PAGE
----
Missing Mi Melao

A Happier Time

 

“Don’t worry, Will. Maria is a very capable young woman. Wherever she is, I’m confident she can take care of herself.”  (The man’s a jerk.)

Yesterday, I tracked down Professor Ramos, Maria’s boss.  He said he just returned from a conference in the States and that he spoke to Maria by phone two days ago. (That would have been the morning of the wedding.) I asked him what they had talked about, and he was a bit taken aback. “She did not tell you?” he said.

I’m waiting for the uppercut to the ribs: “She’s left you.” But he says, “She said she found a woman who knew something about the missing painting.”

 

“Who was the woman?”  photo

She didn’t say.

“Well, Maria’s missing.”

“Por favor?” I couldn’t tell if that was a question or he was just saying, “C’mon.” I’ve found that sincerity is often lost in translation, but he showed his true colors. He decided to patronize me by telling me Maria could look out for herself.

So now I think maybe Maria’s disappearance has something to do with the painting Virgen de Belen. It was stolen from San Jose Church some thirty years ago and has never been found.

For the past year, Maria’s been researching the 1797 siege of San Juan and this painting for the professor.  I’ve never trusted him. The more I think about our conversation yesterday, I think Dude Ramos’ nonchalance about Maria’s disappearance tells me either that (1) he truly doesn’t care about her, or (2) he knows where she is.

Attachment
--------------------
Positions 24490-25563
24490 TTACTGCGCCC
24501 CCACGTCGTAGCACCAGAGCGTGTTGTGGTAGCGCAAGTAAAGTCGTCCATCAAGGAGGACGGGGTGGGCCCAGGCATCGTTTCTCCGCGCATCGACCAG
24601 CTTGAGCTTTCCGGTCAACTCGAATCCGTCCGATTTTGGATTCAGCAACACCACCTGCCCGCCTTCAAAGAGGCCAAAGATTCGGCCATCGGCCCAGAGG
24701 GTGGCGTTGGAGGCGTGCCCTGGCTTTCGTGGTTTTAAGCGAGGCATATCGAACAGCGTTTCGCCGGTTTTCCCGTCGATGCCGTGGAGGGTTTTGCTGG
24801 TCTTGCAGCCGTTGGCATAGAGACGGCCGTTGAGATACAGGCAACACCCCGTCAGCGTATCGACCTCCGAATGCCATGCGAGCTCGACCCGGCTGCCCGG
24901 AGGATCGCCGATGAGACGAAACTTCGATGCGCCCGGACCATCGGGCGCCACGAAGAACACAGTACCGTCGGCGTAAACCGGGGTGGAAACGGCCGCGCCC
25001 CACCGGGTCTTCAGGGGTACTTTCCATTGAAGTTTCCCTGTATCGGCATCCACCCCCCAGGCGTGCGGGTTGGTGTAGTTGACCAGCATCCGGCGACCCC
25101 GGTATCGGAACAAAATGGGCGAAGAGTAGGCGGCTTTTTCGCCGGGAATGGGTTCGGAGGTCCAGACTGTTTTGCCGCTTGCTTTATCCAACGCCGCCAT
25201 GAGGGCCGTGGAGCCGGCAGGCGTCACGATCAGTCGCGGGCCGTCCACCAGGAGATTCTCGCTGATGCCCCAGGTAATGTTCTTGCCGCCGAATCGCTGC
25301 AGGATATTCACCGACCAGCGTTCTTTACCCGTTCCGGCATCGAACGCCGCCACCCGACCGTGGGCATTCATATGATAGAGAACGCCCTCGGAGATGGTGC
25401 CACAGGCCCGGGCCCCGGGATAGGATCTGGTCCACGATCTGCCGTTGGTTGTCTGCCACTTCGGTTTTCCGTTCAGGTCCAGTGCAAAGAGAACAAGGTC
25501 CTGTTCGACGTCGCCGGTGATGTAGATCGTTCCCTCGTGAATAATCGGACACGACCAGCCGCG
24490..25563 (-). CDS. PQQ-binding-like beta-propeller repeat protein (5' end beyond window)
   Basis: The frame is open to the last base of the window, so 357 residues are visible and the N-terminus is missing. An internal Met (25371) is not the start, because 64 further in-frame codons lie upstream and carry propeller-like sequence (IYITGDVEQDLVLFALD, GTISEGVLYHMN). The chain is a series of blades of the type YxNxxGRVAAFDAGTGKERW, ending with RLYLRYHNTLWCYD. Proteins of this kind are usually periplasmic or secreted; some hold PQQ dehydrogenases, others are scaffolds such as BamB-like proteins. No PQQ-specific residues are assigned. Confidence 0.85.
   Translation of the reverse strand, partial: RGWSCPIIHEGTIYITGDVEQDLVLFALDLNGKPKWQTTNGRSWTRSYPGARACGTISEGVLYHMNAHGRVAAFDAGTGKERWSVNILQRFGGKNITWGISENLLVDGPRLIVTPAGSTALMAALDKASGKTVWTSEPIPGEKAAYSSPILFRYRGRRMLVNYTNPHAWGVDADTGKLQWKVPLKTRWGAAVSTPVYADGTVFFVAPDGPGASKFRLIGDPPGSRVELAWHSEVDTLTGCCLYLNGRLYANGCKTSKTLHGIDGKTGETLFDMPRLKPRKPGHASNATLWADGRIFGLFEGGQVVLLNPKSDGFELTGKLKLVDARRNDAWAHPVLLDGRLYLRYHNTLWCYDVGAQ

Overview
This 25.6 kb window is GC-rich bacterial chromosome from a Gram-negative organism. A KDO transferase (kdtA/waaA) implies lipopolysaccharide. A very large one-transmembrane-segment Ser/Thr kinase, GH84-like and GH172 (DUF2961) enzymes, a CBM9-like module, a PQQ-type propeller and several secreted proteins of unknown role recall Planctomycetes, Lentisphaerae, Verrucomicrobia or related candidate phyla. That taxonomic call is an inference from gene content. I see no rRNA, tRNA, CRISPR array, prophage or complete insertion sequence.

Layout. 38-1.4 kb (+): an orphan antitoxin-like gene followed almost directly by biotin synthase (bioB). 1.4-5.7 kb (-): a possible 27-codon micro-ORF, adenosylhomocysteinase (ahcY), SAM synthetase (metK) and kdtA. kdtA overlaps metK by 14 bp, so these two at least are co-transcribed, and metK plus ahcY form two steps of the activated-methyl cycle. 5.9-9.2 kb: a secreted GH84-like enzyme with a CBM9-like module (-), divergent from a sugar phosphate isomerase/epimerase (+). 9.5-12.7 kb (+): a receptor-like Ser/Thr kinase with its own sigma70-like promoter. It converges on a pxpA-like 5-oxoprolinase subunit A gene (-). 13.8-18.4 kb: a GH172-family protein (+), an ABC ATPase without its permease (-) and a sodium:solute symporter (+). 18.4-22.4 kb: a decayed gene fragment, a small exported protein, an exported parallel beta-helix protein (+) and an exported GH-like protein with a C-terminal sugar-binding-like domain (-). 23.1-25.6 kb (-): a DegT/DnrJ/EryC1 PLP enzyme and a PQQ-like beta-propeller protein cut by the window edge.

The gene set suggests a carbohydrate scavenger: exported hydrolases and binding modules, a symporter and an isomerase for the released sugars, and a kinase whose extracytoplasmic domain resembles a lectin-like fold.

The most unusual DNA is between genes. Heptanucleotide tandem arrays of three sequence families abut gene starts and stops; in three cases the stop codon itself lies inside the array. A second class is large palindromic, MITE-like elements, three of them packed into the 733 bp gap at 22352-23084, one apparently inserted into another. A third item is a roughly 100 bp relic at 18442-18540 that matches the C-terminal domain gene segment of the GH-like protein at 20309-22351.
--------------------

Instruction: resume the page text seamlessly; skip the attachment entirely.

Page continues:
Now, if Ramos knows where she is and won’t tell me, it is either (1) because Maria told him not to tell me, or (2) he is responsible for her disappearance.

Shit Sherlock. This is serious. I’m either going to have to go to the police and prepare to be frustrated with them not doing their job, or talk to Maria’s brother Silvio. He’s got a drug network and knows people throughout the island. He’s even got guys at the airport. Of course, Silvio and I don’t exactly get along. I can’t remember last time we talked. I didn’t see him at the wedding, come to think of it.

If he’d been there, he’d have said, “I told you, man. Maria knows better than to marry you. She knows you are a fool.”  Something like that . . . Yeah. Probably good I didn’t see him. Now I’ll have to put the word out in La Perla, “Silvio and me gotta talk.”  Surreal, sure.  What are her mother and brothers thinking?  She ran off because she really didn’t want to marry me?  I’ve got to find her — soon.

 

 

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